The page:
Let us all have a moment of silence for face-to-face couples communication. The cause of death? Text messaging.
The Daily Mail reported on a study that found 1 in 10 couples only talk by phone or e-mail, sending 1,002 texts and 400 e-mails to each other each year, and utilizing social media networks to keep track of their partner.
Women send more texts than men — an average of two a day — while 12 percent admitted to sending six or more. For whatever reason couples communication becomes primarily electronic (increased workload, exhaustion), it limits one in five couples to 15 minutes of face-to-face communication a day.
But is electronic communication an adequate stand-in for talking in person? When it comes to texting or e-mails, mannerisms aren't translated the same and you certainly can't hold your partners hand while broaching a potentially difficult issue.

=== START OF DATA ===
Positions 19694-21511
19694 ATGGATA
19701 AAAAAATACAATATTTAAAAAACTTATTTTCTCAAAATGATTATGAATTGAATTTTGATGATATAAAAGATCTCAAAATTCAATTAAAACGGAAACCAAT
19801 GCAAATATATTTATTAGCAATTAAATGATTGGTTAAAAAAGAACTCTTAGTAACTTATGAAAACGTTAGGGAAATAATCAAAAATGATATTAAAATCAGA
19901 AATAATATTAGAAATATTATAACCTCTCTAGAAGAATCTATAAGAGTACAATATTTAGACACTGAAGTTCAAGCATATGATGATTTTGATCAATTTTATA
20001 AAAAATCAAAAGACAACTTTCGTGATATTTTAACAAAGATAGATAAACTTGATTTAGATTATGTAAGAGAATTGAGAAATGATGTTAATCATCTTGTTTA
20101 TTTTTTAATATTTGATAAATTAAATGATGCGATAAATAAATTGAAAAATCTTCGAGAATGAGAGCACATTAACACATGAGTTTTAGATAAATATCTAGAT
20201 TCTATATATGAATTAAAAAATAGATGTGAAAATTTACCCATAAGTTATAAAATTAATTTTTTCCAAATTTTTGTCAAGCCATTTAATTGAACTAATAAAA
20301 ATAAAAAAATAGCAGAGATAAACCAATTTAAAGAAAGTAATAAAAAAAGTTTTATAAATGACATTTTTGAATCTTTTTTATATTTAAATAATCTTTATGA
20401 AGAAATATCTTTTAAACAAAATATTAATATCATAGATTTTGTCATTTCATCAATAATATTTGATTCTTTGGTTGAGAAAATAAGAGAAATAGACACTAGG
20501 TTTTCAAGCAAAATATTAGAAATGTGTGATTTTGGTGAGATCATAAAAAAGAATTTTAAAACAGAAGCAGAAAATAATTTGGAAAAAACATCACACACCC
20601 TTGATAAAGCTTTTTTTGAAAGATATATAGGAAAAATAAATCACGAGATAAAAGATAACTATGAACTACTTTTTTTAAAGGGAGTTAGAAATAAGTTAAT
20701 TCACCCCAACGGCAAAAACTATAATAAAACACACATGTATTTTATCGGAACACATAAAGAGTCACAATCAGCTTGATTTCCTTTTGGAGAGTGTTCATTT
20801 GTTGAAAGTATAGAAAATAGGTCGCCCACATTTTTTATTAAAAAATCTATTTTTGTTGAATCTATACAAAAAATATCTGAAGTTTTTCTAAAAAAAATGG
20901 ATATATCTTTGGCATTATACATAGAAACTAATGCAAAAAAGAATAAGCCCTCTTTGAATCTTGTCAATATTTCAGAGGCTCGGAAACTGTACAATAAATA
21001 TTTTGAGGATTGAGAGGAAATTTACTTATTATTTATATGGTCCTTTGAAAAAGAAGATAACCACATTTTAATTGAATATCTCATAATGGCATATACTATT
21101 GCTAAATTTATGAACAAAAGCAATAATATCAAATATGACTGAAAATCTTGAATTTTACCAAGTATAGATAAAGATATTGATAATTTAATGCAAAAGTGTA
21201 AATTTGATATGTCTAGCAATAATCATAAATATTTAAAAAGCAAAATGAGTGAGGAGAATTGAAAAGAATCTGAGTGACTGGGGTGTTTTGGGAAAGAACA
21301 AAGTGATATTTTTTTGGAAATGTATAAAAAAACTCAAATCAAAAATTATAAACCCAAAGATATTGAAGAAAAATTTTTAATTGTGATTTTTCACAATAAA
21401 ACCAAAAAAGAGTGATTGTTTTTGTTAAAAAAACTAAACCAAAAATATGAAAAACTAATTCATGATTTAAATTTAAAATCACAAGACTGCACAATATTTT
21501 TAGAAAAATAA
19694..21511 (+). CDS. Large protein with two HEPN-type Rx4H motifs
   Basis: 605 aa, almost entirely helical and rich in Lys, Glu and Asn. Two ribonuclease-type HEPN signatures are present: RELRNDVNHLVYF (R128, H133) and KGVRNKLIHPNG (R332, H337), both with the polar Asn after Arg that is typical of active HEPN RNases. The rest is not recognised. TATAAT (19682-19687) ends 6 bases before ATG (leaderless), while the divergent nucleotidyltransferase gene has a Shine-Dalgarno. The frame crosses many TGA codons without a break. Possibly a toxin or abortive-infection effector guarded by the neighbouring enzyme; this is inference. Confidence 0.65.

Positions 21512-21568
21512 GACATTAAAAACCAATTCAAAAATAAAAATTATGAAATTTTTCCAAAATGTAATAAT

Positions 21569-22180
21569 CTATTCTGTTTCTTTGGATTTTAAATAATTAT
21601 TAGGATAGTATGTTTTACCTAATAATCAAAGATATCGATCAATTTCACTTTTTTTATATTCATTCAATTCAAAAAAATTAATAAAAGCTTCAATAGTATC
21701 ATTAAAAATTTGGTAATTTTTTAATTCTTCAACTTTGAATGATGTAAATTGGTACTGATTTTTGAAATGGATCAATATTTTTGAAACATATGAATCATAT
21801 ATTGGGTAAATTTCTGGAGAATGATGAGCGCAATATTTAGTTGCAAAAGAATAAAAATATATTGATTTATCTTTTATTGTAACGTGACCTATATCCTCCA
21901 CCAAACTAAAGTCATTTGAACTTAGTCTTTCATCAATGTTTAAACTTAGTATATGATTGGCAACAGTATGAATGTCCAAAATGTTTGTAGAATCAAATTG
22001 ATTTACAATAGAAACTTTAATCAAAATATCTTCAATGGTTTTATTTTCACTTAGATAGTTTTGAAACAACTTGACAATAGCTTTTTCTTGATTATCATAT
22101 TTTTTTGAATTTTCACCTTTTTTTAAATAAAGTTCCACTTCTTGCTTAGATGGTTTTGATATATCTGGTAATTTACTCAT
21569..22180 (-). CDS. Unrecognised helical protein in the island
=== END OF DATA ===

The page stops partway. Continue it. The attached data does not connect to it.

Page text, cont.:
Of course, the "good morning beautiful" and "just got a minute at work, wanted to see how you're doing" texts are still adorable, but to have an entire relationship that way isn't. Eventually, it depersonalizes it.
Esure, the insurance company that conducted the survey, found that apart from sleep the average couple spends three hours and 45 minutes together during the week, but 51 of those minutes are spent in silence in front of the TV and 37 are spent carrying out chores.
We get it. We're all busy and often tired after long days at work, but it's so important to create space for quality, unplugged time with your partner. In fact, with time constraints, it leaves room for you to be more creative.
So, maybe meet for a quickie or take the afternoon off work to do something fun together while your energy is still high.